The letter also references the Biden administration’s position on promoting research on Schedule I drugs. The White House Office of National Drug Control Policy (ONDCP) released a plan at the end of last year which called for the rationalization of these studies.

“It is important that federal research agencies continue to evaluate the effectiveness of potential alternatives to drugs with high potential for abuse,” Schatz and Booker wrote. They added that the NIH has “begun to show greater interest in psychedelic research.”

The letter lists five specific requests they ask the agencies to respond to:

1. Please provide details of current NIH funding for psychedelic research, including a breakdown by institute and a breakdown by basic versus clinical research.

2. Has the NIH conducted a review of scientific studies on psychedelics funded by the NIMH and other federal entities between 1950 and 1965? Has emphasis been placed on the results of these studies and the scientific limitations of these studies, as a means of informing directions for current and future NIH-funded research on psychedelic compounds? If not, would you initiate such a review?

3. What are the gaps in current research on psychedelics, including questions about current clinical trial methods and other key scientific questions that need to be addressed to further our understanding of psychedelics?

4. What is the current status of collaboration between the FDA, NIH, NIH-funded researchers and their academic institutions, and the private sector on psychedelic research, including identifying areas of therapeutic impact and potential drug development?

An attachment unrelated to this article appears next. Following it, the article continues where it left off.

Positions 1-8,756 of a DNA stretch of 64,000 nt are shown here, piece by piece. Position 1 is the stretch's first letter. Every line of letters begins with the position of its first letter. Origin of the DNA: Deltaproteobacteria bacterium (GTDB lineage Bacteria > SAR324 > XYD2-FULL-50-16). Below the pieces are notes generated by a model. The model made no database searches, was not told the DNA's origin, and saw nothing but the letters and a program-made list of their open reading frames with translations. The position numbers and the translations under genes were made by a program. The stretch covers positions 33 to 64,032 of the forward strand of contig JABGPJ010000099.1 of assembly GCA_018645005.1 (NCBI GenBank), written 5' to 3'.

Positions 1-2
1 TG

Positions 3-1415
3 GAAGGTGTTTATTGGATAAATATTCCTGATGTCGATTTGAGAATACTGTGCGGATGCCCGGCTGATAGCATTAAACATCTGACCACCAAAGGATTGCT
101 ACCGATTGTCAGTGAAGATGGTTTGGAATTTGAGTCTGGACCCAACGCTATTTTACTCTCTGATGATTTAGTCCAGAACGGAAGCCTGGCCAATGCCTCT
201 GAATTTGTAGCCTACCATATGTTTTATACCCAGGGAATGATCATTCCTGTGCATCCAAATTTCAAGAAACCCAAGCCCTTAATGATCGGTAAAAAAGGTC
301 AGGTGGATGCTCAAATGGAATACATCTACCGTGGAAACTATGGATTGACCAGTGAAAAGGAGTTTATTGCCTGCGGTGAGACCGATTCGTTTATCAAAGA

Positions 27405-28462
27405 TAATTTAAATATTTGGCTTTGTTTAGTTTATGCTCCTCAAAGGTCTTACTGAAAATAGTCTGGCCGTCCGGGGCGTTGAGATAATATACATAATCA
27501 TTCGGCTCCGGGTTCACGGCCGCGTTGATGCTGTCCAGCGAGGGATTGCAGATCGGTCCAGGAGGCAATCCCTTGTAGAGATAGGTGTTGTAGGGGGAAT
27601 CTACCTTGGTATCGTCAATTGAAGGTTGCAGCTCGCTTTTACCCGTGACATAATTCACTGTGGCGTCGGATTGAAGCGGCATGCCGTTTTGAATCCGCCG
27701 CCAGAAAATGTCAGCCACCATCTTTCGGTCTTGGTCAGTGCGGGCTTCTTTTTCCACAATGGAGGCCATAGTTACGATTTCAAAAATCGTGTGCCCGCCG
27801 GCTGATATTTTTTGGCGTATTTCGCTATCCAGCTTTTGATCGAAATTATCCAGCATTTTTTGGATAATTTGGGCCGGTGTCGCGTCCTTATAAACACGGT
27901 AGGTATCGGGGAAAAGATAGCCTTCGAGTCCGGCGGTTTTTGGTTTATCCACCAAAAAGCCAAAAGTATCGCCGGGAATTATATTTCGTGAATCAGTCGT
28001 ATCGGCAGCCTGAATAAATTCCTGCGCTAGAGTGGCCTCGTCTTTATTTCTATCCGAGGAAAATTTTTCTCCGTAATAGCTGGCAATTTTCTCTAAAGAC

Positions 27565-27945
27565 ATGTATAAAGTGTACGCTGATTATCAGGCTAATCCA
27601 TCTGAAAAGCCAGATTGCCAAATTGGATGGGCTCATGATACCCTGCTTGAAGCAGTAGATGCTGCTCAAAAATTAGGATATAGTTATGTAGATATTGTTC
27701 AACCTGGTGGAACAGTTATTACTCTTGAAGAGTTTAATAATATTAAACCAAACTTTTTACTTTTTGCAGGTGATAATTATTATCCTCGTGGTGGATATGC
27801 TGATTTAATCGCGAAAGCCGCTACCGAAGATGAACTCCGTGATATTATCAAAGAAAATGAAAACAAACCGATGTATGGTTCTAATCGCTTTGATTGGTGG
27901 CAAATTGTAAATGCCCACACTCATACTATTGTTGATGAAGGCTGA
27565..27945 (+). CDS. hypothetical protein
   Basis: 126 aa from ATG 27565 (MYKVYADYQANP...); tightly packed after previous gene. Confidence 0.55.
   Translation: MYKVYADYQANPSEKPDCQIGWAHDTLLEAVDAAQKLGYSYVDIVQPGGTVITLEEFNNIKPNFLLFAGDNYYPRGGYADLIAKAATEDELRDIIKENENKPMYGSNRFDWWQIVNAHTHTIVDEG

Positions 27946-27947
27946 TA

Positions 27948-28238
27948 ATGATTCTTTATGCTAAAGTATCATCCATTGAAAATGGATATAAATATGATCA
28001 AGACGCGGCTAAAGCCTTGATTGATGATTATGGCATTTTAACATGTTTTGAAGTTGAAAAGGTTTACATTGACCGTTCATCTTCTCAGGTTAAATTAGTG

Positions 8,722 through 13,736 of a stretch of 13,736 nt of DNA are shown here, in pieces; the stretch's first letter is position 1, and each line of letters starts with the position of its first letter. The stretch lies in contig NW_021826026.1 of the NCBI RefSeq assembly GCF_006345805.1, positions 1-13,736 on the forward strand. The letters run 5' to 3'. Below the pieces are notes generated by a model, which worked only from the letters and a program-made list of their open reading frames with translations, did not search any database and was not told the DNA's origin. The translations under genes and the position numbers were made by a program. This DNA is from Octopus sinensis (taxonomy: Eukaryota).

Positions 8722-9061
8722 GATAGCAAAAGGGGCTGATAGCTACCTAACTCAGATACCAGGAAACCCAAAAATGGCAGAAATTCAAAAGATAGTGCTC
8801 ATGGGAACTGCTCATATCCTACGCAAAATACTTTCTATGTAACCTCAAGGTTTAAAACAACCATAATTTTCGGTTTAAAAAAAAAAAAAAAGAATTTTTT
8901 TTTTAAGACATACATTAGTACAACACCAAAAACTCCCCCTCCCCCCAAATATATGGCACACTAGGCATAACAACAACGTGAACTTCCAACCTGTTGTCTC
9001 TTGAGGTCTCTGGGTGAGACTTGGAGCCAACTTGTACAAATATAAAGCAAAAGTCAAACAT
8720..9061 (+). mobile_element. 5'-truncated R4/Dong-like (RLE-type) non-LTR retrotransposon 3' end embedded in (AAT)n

5. What are the regulatory barriers to research on psychedelics?

a) What, if any, are the additional regulatory barriers or requirements to studying natural or botanical psychedelics, such as psilocybin?

Meanwhile, the psychedelic reform movement has spread rapidly through states and localities across the United States in recent years, following Denver’s decision to become the first city in the nation to decriminalize psilocybin. in 2019.

Separately, a bipartisan group of members of Congress sent a letter in January urging the Drug Enforcement Administration (DEA) to allow terminally ill patients access to psilocybin. The agency, the lawmakers said, “obstructs access to psilocybin for therapeutic purposes in accordance with the letter and intent of the Right to Try (RTT) laws.”

Congress and 41 states have passed right-to-try laws, which allow terminally ill patients to try experimental drugs that have not been approved for general use. Lawmakers said the DEA “failed to comply” with the law.

More than a dozen psychedelic activists were arrested at DEA headquarters on Monday after they protested and used civil disobedience to bring attention to the issue.

The DEA increased production quotas for the production of certain psychedelics like psilocybin in an effort to promote research, but its scheduling decisions continued to present obstacles for scientists.

Read Schatz and Booker’s letter on psychedelic research below:

Photo elements courtesy of carlosemmaskype and Apollo.